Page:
Blower Door Pressure Testing, Unvented Attics and Florida Homes

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I recently traveled to theCaribbean on a building science investigation. A large multi-national corporation owns several homes there for local executives. These homes had been plagued with dampness and mold growth problems for several years.  After several attempts to correct these problems, IET was called in, as we had work with their local affiliate for some years.

IET performed several types of investigations on this trip, but in this article we’d like to discuss the one that proved most useful, the blower door pressure test.

This method is to determine the air tightness of a structure. This has significant impact on its comfort, environmental quality and energy usage, especially in a hot-humid climate like that of the Caribbean (orFlorida).

Here’s how blower door testing works:

  • All windows, doors, fireplace dampers, etc. are closed.  Exhaust fans for kitchens and bathrooms are turned off.
  • A fabric panel is installed in one of the doorways, with a large, powerful variable-speed axial fan (6800 CFM max) venting to the outside.
  • A manometer (differential pressure meter) has tubes run to inside the home, outside the home and the fan.
  • The fan is turned on and gradually ramped up till it generates a 50 Pascal negative pressure inside the home relative to the outside.
  • The special manometer then calculates the airflow being used to generate this pressure and expresses it in CFM.

Pressure and airflow are entered into a computer program, along with data about the structure such as square and cubic feet, exterior surface area (square feet of walls plus ceiling or roof), AC SEER ratings, climate data, energy cost data, etc.

The program can then be used to calculate various data points. Among them:

  • Air changes per hour at 50 Pascals (ACH50).  This datum is widely used to compare air tightness of structures.  The three homes we tested in the Caribbean showed ACH50 of 16.46, 10.84 (the largest home and a two-story job, both tending to reduce ACH, since volume is inherently larger compared to exterior surface area), and 14.32.  To put this into perspective, the Florida Solar Energy Council recommends 2 to 6 ACH50, while IET prefers to see ACH50 near the lower end of this range.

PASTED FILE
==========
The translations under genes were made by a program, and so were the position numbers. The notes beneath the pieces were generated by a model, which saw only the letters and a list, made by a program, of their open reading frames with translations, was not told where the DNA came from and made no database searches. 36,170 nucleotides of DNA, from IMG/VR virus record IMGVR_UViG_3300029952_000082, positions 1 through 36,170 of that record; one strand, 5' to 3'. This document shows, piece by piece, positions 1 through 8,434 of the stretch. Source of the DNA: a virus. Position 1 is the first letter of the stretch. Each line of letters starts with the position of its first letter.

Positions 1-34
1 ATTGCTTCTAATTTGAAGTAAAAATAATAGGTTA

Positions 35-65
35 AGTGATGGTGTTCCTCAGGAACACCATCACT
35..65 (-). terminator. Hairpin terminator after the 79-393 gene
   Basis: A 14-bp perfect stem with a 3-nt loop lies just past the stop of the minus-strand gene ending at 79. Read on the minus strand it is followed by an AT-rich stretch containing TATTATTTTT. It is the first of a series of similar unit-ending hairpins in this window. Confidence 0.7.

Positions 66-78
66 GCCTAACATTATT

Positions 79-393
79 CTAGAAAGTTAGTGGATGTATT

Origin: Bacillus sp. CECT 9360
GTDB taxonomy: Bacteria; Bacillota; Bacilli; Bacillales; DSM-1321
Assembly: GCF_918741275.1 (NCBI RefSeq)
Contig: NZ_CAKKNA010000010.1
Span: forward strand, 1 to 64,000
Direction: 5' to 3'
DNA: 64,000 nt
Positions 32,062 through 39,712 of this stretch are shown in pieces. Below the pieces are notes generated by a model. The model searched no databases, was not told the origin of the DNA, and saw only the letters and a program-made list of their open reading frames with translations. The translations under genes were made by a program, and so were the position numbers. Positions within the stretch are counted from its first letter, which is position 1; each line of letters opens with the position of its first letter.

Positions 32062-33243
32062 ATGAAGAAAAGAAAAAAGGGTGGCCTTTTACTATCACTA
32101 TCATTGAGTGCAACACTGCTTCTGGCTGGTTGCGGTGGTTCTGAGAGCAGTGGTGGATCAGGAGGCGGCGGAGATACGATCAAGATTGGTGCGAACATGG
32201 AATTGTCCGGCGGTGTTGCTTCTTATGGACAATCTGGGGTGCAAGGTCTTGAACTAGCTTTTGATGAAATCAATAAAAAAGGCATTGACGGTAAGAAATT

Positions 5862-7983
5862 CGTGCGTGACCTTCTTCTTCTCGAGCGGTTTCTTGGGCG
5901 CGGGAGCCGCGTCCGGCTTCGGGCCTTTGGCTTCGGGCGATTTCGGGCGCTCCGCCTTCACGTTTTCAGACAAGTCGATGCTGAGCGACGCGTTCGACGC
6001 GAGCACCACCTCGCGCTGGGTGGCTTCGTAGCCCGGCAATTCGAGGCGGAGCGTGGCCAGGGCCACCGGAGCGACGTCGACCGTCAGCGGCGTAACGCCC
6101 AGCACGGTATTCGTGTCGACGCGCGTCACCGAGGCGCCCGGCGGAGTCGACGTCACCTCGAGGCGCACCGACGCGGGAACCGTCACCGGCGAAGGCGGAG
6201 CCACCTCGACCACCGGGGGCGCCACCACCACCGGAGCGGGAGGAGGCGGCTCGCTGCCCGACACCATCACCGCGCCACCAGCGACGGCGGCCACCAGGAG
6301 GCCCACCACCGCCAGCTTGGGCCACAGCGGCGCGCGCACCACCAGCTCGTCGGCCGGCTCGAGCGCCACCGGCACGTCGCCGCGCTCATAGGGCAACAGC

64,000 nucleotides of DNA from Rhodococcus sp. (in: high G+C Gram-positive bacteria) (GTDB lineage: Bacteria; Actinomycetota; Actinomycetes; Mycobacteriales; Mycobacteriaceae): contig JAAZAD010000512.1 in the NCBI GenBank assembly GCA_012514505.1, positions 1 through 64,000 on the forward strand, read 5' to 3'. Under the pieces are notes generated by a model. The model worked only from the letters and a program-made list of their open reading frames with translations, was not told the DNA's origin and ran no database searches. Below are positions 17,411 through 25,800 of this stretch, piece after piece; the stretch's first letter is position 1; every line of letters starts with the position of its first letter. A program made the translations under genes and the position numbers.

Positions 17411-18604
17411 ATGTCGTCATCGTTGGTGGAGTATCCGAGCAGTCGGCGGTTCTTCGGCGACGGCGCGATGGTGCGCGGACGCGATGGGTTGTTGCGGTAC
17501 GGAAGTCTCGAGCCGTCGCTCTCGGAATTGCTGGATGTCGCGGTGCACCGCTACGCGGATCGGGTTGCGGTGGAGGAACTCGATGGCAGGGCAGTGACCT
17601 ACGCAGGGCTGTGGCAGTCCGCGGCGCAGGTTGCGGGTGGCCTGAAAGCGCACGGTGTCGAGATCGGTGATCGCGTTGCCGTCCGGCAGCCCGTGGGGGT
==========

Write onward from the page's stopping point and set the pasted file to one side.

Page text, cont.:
• Equivalent leakage area (ELA) or the area in square inches of all leaks combined that are needed to create a 4 Pascal negative pressure.
  • Cost to cool and/or heat the leaked air annually.
  • Estimated annual infiltration in CFM per person. This can be used to determine if the structure requires separate mechanical ventilation to meet ASHRAE ventilation guidelines and, if so, to determine how much ventilation is required.

While the structure is under high negative pressure, IET often works with contractors or homeowners to not only determine how much the structure is leaking, but also to locate and seal these leaks.  Infrared cameras and smoke tubes are very useful in these determinations. Sometimes leaks can be sealed as they are found until the structure reaches the target ACH50. In other cases we locate the highest volume leaks and leave them to be sealed by a contractor. We return after the work has been completed to measure ACH50 again, tracking down more leaks if we still haven’t reached target.  Rinse and repeat.

Where Buildings Leak

Buildings, by definition, leak at their pressure envelopes. For most buildings the pressure envelope consists of the floor (with a slab foundation there is no leakage), the walls and either the ceiling (if the structure has a ventilated attic) or roof (if no attic or unvented attic).  Complex structures with dormers, etc. complicate the situation considerably.